View Full Version : Depression is Hard on the Heart

12-23-05, 11:38 PM
(Ivanhoe Newswire) -- A new study shows depression can be more harmful than previously thought. A report in the American Journal of Preventive Medicine, indicates depression, especially in people ages 25 to 50, can lead to an increased risk for coronary heart disease.

Researchers identified nearly 45,000 people hospitalized for depression. A closer look at their medical records showed close to 2,000 of those developed heart disease. When extrapolating this information, researchers discovered people diagnosed with depression were 1.5-times more likely to develop heart disease than patients who were not depressed. In participants who were 25 to 39 years old, the risk was three-times greater. Patients who were 70 to 79 years old and diagnosed with depression showed no increased risk of coronary heart disease.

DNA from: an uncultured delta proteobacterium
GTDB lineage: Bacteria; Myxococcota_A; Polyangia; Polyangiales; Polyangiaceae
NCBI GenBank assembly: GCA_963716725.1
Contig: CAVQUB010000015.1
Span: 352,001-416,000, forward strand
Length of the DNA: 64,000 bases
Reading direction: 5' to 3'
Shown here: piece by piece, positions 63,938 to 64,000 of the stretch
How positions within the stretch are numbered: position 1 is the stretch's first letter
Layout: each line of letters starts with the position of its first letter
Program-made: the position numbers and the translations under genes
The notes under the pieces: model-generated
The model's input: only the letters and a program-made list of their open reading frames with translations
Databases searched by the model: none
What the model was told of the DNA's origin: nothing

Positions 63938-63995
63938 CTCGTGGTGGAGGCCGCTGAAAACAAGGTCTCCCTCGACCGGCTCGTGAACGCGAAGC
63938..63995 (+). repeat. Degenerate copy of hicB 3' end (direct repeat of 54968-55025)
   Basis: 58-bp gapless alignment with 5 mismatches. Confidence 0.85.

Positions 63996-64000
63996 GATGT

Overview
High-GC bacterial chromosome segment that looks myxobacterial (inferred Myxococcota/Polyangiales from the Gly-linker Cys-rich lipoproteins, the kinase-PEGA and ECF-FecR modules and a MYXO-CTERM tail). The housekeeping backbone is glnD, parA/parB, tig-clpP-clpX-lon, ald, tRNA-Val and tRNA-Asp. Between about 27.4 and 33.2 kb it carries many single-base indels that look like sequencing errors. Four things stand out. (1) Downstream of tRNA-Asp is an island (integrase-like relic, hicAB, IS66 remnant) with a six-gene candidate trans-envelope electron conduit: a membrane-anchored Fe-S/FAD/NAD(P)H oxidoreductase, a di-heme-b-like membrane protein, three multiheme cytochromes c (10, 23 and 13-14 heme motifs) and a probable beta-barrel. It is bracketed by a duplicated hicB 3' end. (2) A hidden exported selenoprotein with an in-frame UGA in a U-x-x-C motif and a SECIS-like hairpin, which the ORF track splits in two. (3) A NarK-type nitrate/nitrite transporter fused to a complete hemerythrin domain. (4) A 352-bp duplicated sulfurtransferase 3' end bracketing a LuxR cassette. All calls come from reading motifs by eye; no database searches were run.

According to researchers, these findings point to a need for physicians to treat depression as an independent risk factor for coronary heart disease. They say maintenance therapy should be performed to prevent relapses and the recurrence of depression.

Investigators also point out these findings held true after accounting for socioeconomic status and geographic region. These findings, they write, agree with the findings of similar studies showing an association between coronary heart disease and depression.

Heart disease is the leading cause of death in the United States, as well as in Sweden, where the study was conducted, and many other industrialized countries.